Talking to Janelle Negen about her British Labrador retrievers Skeeter and Brutus is akin to popping the cork on a shaken bottle of champagne.
It’s a conversation you can’t control, and one you don’t want to control, because it’s a subject she’s fluent in and elated about.
Negen loves her dogs. She loves training her dogs. She loves hunting her dogs. She loves doting on her dogs. And she loves talking about her dogs and giving advice about her experiences with them.
“Asking me about my dogs can be dangerous,” said Negen, laughing. “I can talk dogs, especially Labs, all day, every day. Quite honestly, I can’t believe I’ve been able to limit myself to just two.”
Negen, 30, of Garfield, Minn., a small town west of Alexandria, is more than your typical dog owner/trainer. In seventh grade, Negen began cleaning the kennels for a professional dog trainer and breeder near her home. She got to observe, and became fascinated with, British Labs and the meticulous process of training them — a desire, she said, that’s never ebbed.
“I started learning about retriever training when I was 12 years old, and today I run hunt tests with my retriever club,” said Negen of Prairie Lakes Hunting Retriever Club. She’s one of three female members. “Training dogs is a lifestyle. The more you train dogs, and the better you get at it, the more addicting it becomes.”
Negen grew up in an outdoors family of hunters, anglers and conservationists. Most of her memories, she said, revolve around taking trips to idyllic places such as Yellowstone National Park, sitting in a deer stand with her father, and snowmobiling and ice-fishing, among other adventures.
“[Being outdoors] has been a way of life for us,” said Negen, adding her brother Matt and sister Jamie are hunters and active outdoors, too.
“Opening deer hunting is like a holiday in my family, and I love to hunt birds. The feeling of watching your dog flush a rooster pheasant and make a perfect retrieve is unexplainable — I live for it.”
Negen got married in 2015. Her husband, Cory, whom she met in 10th grade, has his own dog: a German wirehaired pointer named Koda. The couple’s daughter Jordie is 16 months old. The three dogs, Negen says, are spoiled rotten.
On good trainers
To be a good dog trainer, you simply need to be willing to put in the time. Period. Woman or man, it doesn’t matter. You need to be dedicated and motivated. Every. Single. Day. No excuses. It doesn’t take two-hour training sessions twice a day. Even just 20 minutes. One or two drills, just a couple successful retrieves, a little bit of obedience reminders. Dogs want to constantly learn and need to exercise their skills to become more confident in themselves. As a trainer, watching your dog succeed increases your confidence, as well.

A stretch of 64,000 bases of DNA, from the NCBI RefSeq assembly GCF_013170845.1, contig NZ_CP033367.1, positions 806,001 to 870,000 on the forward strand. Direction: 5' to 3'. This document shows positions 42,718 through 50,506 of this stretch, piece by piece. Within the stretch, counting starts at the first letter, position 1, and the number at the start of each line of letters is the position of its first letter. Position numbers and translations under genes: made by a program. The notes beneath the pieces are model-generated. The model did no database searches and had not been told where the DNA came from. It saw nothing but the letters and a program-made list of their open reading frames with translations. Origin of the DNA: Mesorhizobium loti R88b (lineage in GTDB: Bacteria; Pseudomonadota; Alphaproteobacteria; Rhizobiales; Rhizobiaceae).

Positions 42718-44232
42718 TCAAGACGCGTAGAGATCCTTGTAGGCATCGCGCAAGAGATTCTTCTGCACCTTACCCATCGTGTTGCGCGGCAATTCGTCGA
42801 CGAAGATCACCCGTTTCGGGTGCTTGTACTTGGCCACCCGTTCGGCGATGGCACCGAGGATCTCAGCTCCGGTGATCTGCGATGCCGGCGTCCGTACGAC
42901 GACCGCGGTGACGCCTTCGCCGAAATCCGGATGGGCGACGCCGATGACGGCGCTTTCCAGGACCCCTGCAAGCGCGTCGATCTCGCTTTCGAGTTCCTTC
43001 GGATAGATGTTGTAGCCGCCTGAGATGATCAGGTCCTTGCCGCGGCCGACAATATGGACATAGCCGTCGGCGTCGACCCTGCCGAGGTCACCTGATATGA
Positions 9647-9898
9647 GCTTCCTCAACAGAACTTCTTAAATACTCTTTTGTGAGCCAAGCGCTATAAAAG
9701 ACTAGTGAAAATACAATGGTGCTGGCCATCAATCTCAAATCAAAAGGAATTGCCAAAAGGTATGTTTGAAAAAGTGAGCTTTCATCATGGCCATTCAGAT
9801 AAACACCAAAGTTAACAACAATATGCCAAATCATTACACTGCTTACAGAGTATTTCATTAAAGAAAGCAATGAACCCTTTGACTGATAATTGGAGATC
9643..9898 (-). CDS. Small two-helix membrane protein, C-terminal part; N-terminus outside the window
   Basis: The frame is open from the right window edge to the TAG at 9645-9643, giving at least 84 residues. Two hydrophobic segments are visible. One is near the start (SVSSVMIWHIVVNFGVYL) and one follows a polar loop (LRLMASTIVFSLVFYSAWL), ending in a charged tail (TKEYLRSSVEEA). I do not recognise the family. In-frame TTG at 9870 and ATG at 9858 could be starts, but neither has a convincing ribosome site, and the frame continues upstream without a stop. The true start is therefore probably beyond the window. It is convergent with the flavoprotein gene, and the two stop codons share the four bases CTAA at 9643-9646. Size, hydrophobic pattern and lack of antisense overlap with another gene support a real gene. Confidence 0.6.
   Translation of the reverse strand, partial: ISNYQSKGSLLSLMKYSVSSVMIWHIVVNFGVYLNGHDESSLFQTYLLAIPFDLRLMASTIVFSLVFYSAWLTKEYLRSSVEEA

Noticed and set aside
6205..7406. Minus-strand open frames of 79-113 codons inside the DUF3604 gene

On getting help from others
You need an open mind. Listen to others, their experiences and their advice. There is no one right way to train a dog. They’re all different. I’ve taken bits and pieces from dozens of different trainers and have come up with what works for me, and the personalities of my dogs. I’ve learned more invaluable tips from a training session where I left my dog at home, and just watched the successes and failures of others and their dogs.
On understanding your dogs
You also need to be able to listen to and read your dog. They have a way of communicating with you, and if you can work to figure that out, you may reduce a lot of future disagreements. Think ahead, and get to know how your dog responds to certain commands or situations, and be proactive as a handler. It’s also important to always hold your dog to the same standards — have the same expectations whether you’re in the field, in the house, at the lake, or simply just hanging out at home in the yard. Consistency is key.
On what dog training means to her
Dog training is more than just a passion or hobby. It’s a lifestyle. I look forward to summers with all my dog training friends — we understand each other. We’re the same type of crazy. When driving, I find myself looking at fields and thinking, “That would be the perfect pond to run a blind retrieve.” I’m always rethinking drills, or past training sessions and figuring out how I can become a better handler, or be more effective in guiding my dog through what I am asking of him. It’s something that’s always on my mind, and something I always strive to be better at. It’s such a rewarding sport.
On the retrieving club
I’ll be honest, being a woman in the sport can be intimidating. We are definitely a minority. But, I’ve also felt very included and capable. Men in this sport are extremely supportive of women handlers and want to see them succeed. It’s a time-consuming sport, and now as a new mom, I can see why there may be less [female] involvement.
On attracting female hunters
I think diversifying sales and marketing techniques along with products is one way. Most things hunting are geared and marketed toward men. Most hunting sections in department stores have tons of options for men, and only a couple for women.
As a demographic, I sometimes think women are simply overlooked. I think keeping an open mind that there are women out there who aren’t afraid to breast a duck or stand in a slough in waders, or who thrive off a flock of mallards landing in the decoys just as much as any man.
On raising Jordie
I’d like to think of myself as a mentor, especially to our daughter. My husband and I intend to raise her the way both of us were raised — in the outdoors. I hope she values this lifestyle as much as we do and will learn positive life skills as she grows up by taking care of the dogs, putting in the time it takes to be successful at the sport and finding something she can be passionate about.
Tori J. McCormick is a freelance outdoors writer. Reach him at email@example.com.